Market Watcher Monthly is a new feature penned by Alan Mark, President of The Mark Company; join Mr. Mark for a sneak peak at his quarterly On the Market Report.
Nearly all regions and housing product types in California have been hit by the housing downtown. When gathering data for The Mark Company's quarterly On The Market report, we found that the gap between the cost of a single-family home and condominium narrowed significantly in Q2 2008. According to California Association of Realtors (CAR) data, median condominium prices were only 7% lower than median single-family home prices in California for units sold in June 2008 - thus representing the lowest differential on record.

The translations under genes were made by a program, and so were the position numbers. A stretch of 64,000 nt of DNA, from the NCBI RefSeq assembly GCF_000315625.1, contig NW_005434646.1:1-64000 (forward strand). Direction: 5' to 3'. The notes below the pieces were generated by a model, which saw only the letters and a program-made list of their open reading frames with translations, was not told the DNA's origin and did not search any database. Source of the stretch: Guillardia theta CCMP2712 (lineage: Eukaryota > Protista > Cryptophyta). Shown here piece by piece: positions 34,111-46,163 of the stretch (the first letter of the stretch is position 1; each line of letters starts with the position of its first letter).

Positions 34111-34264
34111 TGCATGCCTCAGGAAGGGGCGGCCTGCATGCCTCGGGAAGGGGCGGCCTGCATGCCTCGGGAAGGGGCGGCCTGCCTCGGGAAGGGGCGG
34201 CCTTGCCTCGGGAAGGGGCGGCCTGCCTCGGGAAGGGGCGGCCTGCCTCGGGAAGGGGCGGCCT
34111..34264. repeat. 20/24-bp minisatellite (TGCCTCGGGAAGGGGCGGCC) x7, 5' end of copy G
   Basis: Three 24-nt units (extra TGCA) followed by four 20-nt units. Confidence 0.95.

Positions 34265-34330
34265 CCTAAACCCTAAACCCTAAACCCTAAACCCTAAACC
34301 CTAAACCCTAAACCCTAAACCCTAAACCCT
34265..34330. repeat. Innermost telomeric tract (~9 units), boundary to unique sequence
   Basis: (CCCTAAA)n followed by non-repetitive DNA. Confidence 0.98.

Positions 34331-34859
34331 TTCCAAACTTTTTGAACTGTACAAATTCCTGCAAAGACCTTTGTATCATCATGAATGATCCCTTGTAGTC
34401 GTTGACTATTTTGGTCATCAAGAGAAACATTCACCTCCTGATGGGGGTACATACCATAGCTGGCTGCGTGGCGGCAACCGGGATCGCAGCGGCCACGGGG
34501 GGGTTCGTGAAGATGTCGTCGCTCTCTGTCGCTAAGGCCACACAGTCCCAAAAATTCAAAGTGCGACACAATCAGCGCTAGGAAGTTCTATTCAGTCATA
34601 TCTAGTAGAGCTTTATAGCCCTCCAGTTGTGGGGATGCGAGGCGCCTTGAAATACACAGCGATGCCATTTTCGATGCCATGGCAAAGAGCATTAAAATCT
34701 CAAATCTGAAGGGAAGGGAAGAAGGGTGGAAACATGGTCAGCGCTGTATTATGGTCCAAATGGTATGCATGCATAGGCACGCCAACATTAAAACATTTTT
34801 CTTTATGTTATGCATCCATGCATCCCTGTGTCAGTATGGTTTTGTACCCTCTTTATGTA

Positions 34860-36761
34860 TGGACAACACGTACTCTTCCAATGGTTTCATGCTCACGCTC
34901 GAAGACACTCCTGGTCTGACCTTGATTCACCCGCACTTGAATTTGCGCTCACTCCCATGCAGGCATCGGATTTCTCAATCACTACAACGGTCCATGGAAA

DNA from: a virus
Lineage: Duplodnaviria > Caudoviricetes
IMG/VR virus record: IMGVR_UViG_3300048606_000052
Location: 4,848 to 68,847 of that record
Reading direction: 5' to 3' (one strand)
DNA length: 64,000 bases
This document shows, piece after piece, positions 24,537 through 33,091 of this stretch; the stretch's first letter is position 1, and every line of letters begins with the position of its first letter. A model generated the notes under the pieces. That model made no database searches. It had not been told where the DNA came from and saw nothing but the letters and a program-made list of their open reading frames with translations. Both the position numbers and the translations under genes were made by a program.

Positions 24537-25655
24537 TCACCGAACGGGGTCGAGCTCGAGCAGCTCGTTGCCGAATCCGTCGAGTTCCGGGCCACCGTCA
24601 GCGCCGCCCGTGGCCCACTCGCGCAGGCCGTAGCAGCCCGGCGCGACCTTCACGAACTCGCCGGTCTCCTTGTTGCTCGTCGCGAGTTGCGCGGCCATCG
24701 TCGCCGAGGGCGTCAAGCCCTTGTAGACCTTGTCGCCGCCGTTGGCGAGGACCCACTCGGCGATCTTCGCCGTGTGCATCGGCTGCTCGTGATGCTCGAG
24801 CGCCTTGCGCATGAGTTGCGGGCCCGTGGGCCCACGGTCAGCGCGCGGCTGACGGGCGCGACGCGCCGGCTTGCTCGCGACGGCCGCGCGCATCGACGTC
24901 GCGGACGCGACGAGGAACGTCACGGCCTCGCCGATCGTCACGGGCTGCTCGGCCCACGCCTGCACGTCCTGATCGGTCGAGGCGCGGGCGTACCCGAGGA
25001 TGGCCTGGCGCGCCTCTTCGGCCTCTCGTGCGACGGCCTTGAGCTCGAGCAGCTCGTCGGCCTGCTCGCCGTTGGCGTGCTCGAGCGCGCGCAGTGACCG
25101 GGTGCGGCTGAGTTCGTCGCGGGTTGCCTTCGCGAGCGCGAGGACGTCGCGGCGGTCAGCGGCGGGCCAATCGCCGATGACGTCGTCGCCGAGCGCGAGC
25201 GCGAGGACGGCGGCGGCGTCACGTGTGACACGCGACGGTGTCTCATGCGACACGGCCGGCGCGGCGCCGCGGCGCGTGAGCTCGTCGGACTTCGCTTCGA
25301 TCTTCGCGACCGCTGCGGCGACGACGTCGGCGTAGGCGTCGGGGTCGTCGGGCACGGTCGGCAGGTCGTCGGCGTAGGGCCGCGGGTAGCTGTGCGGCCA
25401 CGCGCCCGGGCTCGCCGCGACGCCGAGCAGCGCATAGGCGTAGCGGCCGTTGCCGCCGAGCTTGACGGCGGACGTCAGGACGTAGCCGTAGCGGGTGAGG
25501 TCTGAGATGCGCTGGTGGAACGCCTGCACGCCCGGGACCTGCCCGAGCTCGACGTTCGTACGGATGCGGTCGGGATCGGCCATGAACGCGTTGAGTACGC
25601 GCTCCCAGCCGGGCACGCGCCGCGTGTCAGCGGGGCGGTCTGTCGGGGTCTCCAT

In fact, the differential had never dropped below 20% until late 2007 and has ranged as high as 44%. Over the past 10 years, California's monthly median condominium price has been an average of 29% lower than the monthly median single-family home price.
However, the recent narrowing of the gap between the median condominium price and the median single-family home price may be evidence of geographic differences rather than differences in housing type. Urban areas such as San Francisco tend to include a higher concentration of attached housing, including condominiums. According to Dataquick, the median price of all residential units sold in San Francisco in June 2008 was only 11.9% lower than the same month a year ago. Stronger housing markets in urban cores such as San Francisco may be responsible for the decreasing differential between median condominium prices and median single-family home prices.